There were other reasons why I wanted to move to a different project or team, but these two are why I ended up looking outside of the company instead of trying to pursue an internal move (which would have been much easier and less stressful).
So, hello Snowflake
In the end, an interesting opportunity did show up, and it did so at the right moment. In fact, three of them showed up, all very similar in role and quite exciting due to my personal interests. I won’t bore you with the details of the other companies, so I’ll just summarize what’s next.
I’m joining Snowflake to work on their “new” Developer Experience Productivity team, which has some major goals for the years ahead. I’ll go back to working with tools I know very well, tackling a large technical challenge. And my “customers” will now all be internal to the company, so I’ll have direct access to chat with them about their issues and how we can fix them.
A big portion of the team is local, including direct management, which will facilitate onboarding and building rapport. I’ll also be joining some nice folks I knew from before, and a much smaller corporate environment. In fact, I have visited the office in Bellevue and I got a similar feeling as to when I joined Google Dublin back in 2009: just a few floors with people that know each other and an opportunity to see and be part of tangible growth.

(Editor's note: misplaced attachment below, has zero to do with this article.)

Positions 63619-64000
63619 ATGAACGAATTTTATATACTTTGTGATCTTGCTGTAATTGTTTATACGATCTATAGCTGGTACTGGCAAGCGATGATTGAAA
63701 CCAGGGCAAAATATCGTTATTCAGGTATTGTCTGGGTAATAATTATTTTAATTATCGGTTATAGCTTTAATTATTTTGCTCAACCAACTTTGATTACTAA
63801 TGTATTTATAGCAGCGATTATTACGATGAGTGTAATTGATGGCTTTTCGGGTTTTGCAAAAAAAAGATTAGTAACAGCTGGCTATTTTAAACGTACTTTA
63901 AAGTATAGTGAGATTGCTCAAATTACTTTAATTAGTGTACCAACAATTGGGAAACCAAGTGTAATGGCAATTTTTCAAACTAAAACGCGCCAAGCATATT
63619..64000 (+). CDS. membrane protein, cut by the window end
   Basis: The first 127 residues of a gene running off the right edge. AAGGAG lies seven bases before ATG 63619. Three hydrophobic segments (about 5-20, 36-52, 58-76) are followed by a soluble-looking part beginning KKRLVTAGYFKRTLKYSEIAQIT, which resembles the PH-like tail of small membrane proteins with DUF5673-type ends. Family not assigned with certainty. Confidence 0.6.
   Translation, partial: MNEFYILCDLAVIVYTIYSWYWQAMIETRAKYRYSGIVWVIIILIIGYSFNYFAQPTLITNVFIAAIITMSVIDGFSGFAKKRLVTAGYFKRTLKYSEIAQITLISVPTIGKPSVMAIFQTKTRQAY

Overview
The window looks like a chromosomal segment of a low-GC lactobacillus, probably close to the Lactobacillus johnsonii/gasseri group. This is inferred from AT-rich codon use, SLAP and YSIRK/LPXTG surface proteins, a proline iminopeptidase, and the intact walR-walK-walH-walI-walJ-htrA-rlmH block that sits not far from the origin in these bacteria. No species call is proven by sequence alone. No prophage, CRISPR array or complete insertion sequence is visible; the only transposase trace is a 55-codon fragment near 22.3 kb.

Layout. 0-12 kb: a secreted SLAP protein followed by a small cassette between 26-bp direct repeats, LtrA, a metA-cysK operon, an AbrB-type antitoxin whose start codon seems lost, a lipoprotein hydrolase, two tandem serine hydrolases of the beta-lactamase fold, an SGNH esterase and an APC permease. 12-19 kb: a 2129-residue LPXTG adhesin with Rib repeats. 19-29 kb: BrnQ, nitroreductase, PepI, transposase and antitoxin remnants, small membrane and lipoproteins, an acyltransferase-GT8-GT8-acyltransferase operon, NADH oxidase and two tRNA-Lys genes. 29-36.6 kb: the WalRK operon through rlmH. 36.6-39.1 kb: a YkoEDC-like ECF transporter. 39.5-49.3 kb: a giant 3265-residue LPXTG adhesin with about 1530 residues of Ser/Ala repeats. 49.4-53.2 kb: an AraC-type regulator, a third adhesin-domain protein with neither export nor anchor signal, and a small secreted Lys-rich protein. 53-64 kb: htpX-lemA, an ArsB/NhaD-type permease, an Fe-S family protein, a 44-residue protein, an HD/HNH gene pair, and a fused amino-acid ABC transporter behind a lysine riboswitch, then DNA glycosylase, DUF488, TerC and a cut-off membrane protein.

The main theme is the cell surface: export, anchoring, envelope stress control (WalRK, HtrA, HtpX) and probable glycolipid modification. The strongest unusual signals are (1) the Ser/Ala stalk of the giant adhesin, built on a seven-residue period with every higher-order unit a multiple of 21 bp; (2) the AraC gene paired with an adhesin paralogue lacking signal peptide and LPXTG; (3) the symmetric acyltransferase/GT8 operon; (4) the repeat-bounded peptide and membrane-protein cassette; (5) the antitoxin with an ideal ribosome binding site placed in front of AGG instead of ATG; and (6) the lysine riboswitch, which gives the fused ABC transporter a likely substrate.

But this is a much smaller company than Google and Microsoft. When I left Google, I wanted to experience a different work environment and… to be honest, Microsoft hasn’t been it. The two companies are incredibly similar, to the dismay of many. Snowflake, however, seems like a sweet spot because it is significantly smaller but it’s also stable enough.
This is now the second time I’ve moved from storage infrastructure to developer tools, and it may not be the last. I enjoy working on many different aspects in technology, so it’s fun to “spice things up” once in a while and change topics—but in the end, I end up frustrated with the tooling and start chipping away to make things better in that area, which makes me swing back into this area.
Oh, and today I’m going back to macOS given that my corporate laptop is a gigantic MacBook Pro 16". It’ll be fun to see how these M1-based computers operate… but I’m not sure I’ll enjoy the duality of a Mac corporate laptop and a Windows personal desktop. No, wait, I know I won’t enjoy it, so I’ll have to find a solution.
Thanks for reading and happy Halloween!